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DIY Fermented Water

It’s no secret that adding fermented foods and beverages to your diet can improve your gut microbiome and enhance your health. While most of us have heard of kombucha and kefir, few people know about kvass – a fermented water-based drink originating in Eastern Europe.

Like most old Eastern European recipes, kvass comes in different varieties and can be made with a bunch of different ingredients, however, the main staples are the same. In this post, I want to explore how you can start making kvass at home in a few easy steps. I’ll share some different versions of kvass ingredients so you can experiment with different flavors and additions.

Before the week is over, you’ll be able to enjoy your very own refreshing, bubbly, soda-like malt beverage full of healthy bacteria for your gut.

What is Kvass?DIY Fermented Water -homemade kvass

Kvass, a mildly alcoholic beverage, is crafted through the process of lacto-fermentation. This method involves the transformation of sugars present in the ingredients into lactic acid, giving kvass its distinctive flavor and character. Unlike popular fermented drinks, such as kombucha, kvass does not require you to have any special SCOBY or bacteria starter on hand – all you need is a few simple ingredients!

Kvass originated in Eastern Europe and has been a cornerstone of Russian cuisine for over a thousand years. It likely started with people not wanting to waste stale bread and vegetables. So they found a way to make a beverage out of them.

Back in those days, water wasn’t always safe to drink, so people had to resort to making beer, wine, and other fermented drinks – like kvass – to make the water safer (and tastier!) to consume.

Unlike beer and wine, kvass has a low alcohol content. Depending on how long you allow it to ferment, it can go from 0.5% to 2.5% alcohol content. This made kvass a great family-friendly option for a refreshing beverage without the woozy effects.

Today, kvass continues to be a staple in Eastern European countries, often sold in stores just like soda. The most popular style of kvass is bread-based, however, there are lots of other ingredients that can be used in place of bread to make this effervescent drink.

Health Benefits of Kvass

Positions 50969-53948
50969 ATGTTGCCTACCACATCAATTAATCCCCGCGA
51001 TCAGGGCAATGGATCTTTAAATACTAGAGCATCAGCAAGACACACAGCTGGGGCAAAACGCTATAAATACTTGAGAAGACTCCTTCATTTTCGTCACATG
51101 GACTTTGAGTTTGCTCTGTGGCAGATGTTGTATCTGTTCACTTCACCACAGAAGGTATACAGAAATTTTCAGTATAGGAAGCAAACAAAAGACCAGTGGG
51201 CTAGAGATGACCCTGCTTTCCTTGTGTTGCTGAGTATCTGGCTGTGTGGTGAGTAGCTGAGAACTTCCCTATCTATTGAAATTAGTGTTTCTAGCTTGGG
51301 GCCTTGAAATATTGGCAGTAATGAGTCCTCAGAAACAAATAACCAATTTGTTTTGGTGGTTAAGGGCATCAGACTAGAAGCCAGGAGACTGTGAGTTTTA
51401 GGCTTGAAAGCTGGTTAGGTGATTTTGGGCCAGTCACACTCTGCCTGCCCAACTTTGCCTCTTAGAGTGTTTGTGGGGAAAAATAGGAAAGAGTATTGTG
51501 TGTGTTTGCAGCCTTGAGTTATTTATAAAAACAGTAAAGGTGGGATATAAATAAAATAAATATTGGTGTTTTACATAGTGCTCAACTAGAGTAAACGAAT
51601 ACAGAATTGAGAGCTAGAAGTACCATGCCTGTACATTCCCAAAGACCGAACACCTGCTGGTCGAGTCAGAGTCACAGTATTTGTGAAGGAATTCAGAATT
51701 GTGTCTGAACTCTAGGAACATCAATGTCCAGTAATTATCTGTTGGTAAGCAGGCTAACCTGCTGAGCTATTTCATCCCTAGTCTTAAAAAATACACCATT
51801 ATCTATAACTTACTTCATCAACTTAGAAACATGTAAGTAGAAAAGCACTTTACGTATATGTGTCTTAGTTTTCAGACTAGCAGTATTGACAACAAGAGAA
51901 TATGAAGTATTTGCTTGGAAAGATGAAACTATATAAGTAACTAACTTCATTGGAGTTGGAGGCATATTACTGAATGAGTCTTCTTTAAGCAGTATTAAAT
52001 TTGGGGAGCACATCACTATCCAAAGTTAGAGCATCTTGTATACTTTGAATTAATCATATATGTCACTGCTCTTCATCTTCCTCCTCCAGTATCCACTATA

In addition to being a delightfully tasty beverage, kvass is full of health benefits. Thanks to its fermentation process, it is full of prebiotics and probiotics which keep your gut microbiome happy. Kvass also contains a high amount of B vitamins, specifically B12, which helps support a healthy immune system and protects the nervous system. If you’re looking to add more antioxidants to your diet, look no further – kvass is full of antioxidants from the bread and grains as well as any additional fruits and veggies that you’ve added to your jar. Worried about sugar content? Despite the amount of sugar that goes into making kvass, it becomes a low-sugar drink by the time the fermentation process is complete.

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DIY Fermented Water (Kvass)

The Main Starch

Since making kvass involves lacto-fermentation, your main ingredients need to contain sugars and starches. For this reason, the following are popular “base” ingredients for kvass:

  • Bread – ideally dark rye or sourdough bread
  • Starchy vegetables like beets, radishes, and sweet potatoes
  • Fruits like apples and berries

As you can imagine, your kvass will have a different flavor profile depending on the base you choose. Bread kvass is the most popular, and has a malty flavor similar to root beer. Beet kvass is another common version of kvass that tastes more salty and works great as a refreshing sports drink. Fruit-based kvass is sweet and wine-like.

The Fermentation Starter

As mentioned earlier, kvass doesn’t require you to have any special starter on hand, but it does require the presence of yeast to get the process going. Most of the base ingredients like bread and organic fruits and vegetables have naturally occurring yeasts.

However, modern store-bought breads and produce may not have the same amount of yeast as our ancestors’ versions. Some vegetables are treated with pesticides that kill off any yeast on their surface. A lack of good yeast in your ingredients can lead to a flatter kvass and a much slower fermentation.

For this reason, I recommend adding a bit of yeast or fermented juice to your kvass to help the process get going, especially if you’re using store-bought ingredients.

For your fermentation starter, you can use one of the following:

  • A dry yeast packet or 1 tsp fresh baker’s yeast
  • A tablespoon of active sourdough starter
  • A few tablespoons of kombucha
  • A few tablespoons of kimchi or kraut juice

Once you have your base ingredients and your “extra yeast,” all you need is water. However, some people like to add extra flavor to their kvass to make it sweeter, tangier, or fresher-tasting.

Traditional bread kvass is often enhanced with raisins to give it a slightly sweeter profile. I’ve found that adding blueberries to kvass can give it a certain richness and boost the vitamin content. Herbs like rosemary, mint, and fennel can also add a lot to your beverage. Consider dried fruits like prunes and dried apricots since they pack a big flavor and provide the yeast with extra sugar.